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Home / Articles / Columnists / From The Heart /  Stories Worth Telling
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Monday, December 8,2014

Stories Worth Telling

By Alan Cohen  
In the spirit of the holiday season, Dee and I went to a liquor store to purchase a gift of wine for a friend.

 

There we asked the store owner, a congenial fellow named Ali, for some recommendations. We were pleasantly surprised to find that Ali is a world-class wine expert. He went into fascinating, poetic details about each wine, describing its subtlest nuances and mesmerizing us with stories about the history of each winery, some of which went back over a thousand years. I was rapt.

Finally I commented, “I guess all wines have a story.”

Ali smiled and shook his head. “Not exactly,” he replied. “All good wines have a story.”

His comment got me thinking about the stories we tell. Some stories are worth telling and others are not worth telling. Some stories empower us and others disempower us. Which of your stories bring you life and which deaden you?

The end of this year might be a good time to decide which stories you want to leave behind and which you would like to take into the new year and amplify. One of the most powerful exercises I have ever done in a seminar was to ask the participants, “What story are you ready to let go of, and what story are you willing to have take its place?” The answers were quite revealing : Participants declared they were ready to let go of their victim and abuse stories; poverty, lack, and struggle; loveless relationships; fear, resistance, and many variations on “poor me.” In their stead they were ready to tell new stories of living with conscious intention; relationships that yield reward and joy; abundance and success; trust, flow, and creativity; and “blessed me.”

Every time you tell a story, you reinforce the feelings and experience associated with the story; you amplify the themes in your consciousness; and you increase the chances of a similar story repeating itself in your world. That is quite enough reason to carefully choose the stories you tell.

If you find yourself telling a story that is taking you to a place you would rather not revisit, stop and consider what story might effectively replace it. I patronize a video store that has a computer program that alerts the clerk if I am about to check out a video I have already rented. The clerk asks me, “Are you aware that you’ve already watched this video?” If it was a good video and I want to see it again, I proceed with the checkout. If I remember that I didn’t really like the movie, I send it back to the shelf and pick out another one.

How helpful would it be if you and I had a little computer program in our head that reminded us, “You have already told this story. Are you sure you want to tell it again?” Many of us keep telling nonproductive stories because we get perceived mileage out of them. They do not bring us reward, but they are familiar and we build a presentation and identity around them. One of the movies I have checked out several times is The Heartbreak Kid (1972 version with Charles Grodin). In the film, Lenny has a canned spiel he gives most people to impress them. “I think it’s time we quit taking from the earth and we started giving back to it.” A good idea, for sure, but for Lenny it is purely hot air.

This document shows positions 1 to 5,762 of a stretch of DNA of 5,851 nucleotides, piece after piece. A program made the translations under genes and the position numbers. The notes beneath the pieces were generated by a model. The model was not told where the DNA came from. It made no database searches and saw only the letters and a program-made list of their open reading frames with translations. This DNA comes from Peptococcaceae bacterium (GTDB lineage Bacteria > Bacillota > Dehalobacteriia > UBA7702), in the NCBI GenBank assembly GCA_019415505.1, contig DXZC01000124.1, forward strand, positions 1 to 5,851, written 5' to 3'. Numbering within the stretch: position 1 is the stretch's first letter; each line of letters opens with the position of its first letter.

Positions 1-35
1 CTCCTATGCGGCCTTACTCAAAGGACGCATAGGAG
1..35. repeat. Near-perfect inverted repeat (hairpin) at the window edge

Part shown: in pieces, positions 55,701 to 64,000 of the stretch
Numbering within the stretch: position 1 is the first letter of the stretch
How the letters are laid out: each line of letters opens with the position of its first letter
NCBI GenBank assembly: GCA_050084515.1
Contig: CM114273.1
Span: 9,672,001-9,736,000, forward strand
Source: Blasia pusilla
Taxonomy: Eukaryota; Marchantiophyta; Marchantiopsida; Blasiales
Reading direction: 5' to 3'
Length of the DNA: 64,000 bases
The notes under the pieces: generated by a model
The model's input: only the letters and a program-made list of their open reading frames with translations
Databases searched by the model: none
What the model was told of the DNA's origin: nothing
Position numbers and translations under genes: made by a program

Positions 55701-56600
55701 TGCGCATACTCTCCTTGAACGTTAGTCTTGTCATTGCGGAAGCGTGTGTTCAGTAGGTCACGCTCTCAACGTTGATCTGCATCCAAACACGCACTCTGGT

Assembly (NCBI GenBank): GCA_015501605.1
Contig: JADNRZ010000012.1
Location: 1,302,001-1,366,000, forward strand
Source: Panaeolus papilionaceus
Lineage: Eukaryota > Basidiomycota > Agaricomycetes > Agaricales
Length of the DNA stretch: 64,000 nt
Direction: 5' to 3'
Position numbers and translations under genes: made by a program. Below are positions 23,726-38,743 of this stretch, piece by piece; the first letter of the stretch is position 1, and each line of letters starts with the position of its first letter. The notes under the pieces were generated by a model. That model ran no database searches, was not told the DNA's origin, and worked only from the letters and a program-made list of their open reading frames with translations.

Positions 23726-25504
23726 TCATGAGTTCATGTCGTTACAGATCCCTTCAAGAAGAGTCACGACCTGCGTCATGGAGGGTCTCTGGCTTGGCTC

Over the course of his journey, Lenny impresses a number of folks with his rap, to the point that he manipulates to marry the girl he has been pursuing. In the final scene of the film we see Lenny at his wedding reception, sitting on a couch with a couple of eight-year-old kids. “I think it’s time we quit taking from the earth and we started giving back to it,” he tells them. The kids simply roll their eyes, get up, and walk away. Like many children, they live too close to truth to be impressed by a hollow story.

Holiday gatherings offer great opportunities to be at choice about the stories you tell and listen to. What a wonderful season this will be if you use it to tell a new story! You can turn around lifetime patterns of negative conversation by pointing your story in a new direction. You may discover that no one is too old or too stuck to get a new story. Bill, a carpenter who works at my house from time to time, is a straight-arrow kind of guy. A military retiree, Bill is a devoted family man and conservative in many ways.

Last week Bill told me that, due to a health crisis, his wife picked up a book on spiritual healing. She got really excited about it, and so did Bill. As we stood in my back yard, Bill went into a long discourse about how spiritual healing works. Although I have understood (and taught) these principles over many years, I listened fervently, absolutely impressed by the new life Bill had discovered. He got a new and better story, and he is loving it!

Rather than wishing you a traditional holiday greeting, I wish you a good story. I wish that the most wonderful aspects of your current story expand, and if you have any painful or empty stories, that you find new ones to launch you into a New Year. May your new year place you smack dab in the middle of the greatest story you have ever told.

 

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